Buying from and selling to certain primary dealers in Treasury securities is an ongoing function of the Fed. It is done for the purpose of expanding and contracting the supply of money and credit already in the system. Which is an active way for the Fed to execute their mandate to "manage the economic cycles" and 'hopefully' ensure that economic conditions and operation of the financial system allow for continued issuance of more and more debt by the US Government (i.e., more US Treasury Bonds).

This has supposedly worked reasonably well for several decades. But since the supply of money and credit is always expanding, the value (purchasing power) of the US dollar continues to suffer. Which is precisely why "a dollar today doesn't buy what it used to" or "doesn't go as far".

And therein lies the rub. Confidence in the dollar is critical to the US Government. If that confidence is not sustained, then all bets are off.

The US Government must be able to sell enough Treasury securities. Otherwise, they will not have enough money to operate. If they don't have the money to operate, they lose control - and power. And they will do whatever they can to avoid that outcome.

Any policy or 'action' by the Fed is always taken with this objective in mind: Maintain the viability of the market for US Treasury Securities. This enables the ongoing operation and function of the US Government.

As long as people continue to "look to the Fed" for direction, then they are demonstrating a degree of confidence that keeps things from unraveling. And it helps the Fed maintain a semblance of status quo. Which in turn benefits the US Government.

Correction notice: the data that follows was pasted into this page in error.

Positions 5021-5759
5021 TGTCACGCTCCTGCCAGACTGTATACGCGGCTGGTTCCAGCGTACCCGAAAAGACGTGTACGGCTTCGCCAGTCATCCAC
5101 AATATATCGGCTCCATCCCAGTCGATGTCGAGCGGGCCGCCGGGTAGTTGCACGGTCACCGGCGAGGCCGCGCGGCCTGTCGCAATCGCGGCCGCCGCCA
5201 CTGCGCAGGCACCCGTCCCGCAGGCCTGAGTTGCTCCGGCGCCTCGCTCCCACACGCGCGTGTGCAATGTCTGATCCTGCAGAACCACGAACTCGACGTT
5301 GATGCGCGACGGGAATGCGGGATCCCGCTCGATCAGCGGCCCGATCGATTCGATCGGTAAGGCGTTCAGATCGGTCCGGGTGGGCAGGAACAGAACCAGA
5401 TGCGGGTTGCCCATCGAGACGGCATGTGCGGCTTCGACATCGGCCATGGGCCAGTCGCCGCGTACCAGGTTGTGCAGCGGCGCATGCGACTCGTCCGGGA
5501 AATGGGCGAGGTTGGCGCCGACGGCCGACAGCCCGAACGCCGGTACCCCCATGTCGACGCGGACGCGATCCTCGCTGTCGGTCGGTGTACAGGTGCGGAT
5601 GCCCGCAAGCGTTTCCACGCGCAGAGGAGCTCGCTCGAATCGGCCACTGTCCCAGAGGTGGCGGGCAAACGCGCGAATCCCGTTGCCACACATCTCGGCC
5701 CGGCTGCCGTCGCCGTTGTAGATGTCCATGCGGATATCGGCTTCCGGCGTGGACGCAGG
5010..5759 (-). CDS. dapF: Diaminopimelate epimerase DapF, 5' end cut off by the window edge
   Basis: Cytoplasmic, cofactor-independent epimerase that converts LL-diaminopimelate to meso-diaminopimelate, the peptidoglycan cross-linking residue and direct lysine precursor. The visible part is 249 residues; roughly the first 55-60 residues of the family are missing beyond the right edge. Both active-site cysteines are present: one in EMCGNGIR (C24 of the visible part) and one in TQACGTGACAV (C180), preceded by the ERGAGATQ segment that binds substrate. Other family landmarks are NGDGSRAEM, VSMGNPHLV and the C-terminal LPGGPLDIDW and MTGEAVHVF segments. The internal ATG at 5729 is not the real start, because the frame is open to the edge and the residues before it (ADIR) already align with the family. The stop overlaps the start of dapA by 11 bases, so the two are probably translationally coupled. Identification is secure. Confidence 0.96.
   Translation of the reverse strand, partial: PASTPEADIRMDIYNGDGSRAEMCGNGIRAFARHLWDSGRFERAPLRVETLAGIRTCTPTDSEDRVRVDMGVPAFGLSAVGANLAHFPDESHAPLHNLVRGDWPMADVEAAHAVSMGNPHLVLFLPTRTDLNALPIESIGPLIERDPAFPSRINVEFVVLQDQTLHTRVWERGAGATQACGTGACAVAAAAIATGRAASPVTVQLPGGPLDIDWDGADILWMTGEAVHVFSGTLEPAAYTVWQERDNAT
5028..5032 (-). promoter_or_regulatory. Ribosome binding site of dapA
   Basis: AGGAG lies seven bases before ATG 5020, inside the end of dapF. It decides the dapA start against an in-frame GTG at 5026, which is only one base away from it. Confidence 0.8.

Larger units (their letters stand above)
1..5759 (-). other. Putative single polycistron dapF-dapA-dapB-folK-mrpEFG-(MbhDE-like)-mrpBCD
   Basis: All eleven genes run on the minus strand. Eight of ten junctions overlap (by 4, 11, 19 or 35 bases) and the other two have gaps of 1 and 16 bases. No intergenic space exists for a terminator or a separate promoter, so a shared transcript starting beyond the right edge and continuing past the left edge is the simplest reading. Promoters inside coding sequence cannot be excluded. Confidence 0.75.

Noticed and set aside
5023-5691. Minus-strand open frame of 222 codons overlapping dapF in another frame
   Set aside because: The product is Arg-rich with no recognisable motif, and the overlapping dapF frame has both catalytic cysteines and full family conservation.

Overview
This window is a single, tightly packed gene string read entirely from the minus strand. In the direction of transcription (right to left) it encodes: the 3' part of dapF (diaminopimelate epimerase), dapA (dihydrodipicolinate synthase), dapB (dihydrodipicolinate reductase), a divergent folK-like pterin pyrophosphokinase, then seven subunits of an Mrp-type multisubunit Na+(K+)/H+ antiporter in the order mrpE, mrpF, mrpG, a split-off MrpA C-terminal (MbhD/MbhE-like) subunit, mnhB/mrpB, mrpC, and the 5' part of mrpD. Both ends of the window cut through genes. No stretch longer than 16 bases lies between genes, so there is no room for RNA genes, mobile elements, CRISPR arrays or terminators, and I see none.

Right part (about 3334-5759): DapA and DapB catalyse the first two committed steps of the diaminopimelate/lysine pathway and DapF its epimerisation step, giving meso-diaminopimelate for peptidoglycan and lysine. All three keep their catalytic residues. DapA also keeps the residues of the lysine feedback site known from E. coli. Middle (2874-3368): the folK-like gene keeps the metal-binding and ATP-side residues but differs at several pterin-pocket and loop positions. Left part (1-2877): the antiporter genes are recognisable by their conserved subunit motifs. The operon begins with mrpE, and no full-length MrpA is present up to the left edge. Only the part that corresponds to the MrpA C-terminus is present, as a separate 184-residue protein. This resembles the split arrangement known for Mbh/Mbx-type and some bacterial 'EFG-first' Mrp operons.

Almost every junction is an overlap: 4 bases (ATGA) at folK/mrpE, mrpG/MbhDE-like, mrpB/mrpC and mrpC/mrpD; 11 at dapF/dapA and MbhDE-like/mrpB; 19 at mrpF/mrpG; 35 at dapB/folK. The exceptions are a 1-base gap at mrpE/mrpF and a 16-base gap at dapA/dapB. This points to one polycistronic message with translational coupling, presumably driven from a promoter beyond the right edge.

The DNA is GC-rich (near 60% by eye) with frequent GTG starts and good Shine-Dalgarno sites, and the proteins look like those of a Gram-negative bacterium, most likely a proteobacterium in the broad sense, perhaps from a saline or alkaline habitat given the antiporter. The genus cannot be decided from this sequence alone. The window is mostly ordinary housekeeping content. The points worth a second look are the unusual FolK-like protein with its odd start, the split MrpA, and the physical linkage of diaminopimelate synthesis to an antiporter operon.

The Fed's power lies in their manipulation and ongoing expansion of the supply of money and credit.

Unfortunately, expecting, wishing, and hoping that an isolated few individuals can control, avert, or stop the economic consequences that have been brought to bear on their own citizens and the rest of the world is a pipe dream.

Sooner or later, the dam will burst.

 


 

Author: Kelsey Williams

Kelsey Williams
Kelsey's Gold Facts

Kelsey Williams is retired (2005) and living in Southern Utah. He has forty-five years experience in the financial services industry. In 1972 he acquired his first “real” money by exchanging some depreciating paper dollars for gold and silver coins. The U.S. dollar price of gold at that time was less than $70/oz and silver at $1.60/oz. He advised clients professionally between 1975-80 regarding similar acquisitions and has always counseled his clients throughout his financial planning career to maintain positions in gold. He enjoys swimming, reading, writing, and listening to music.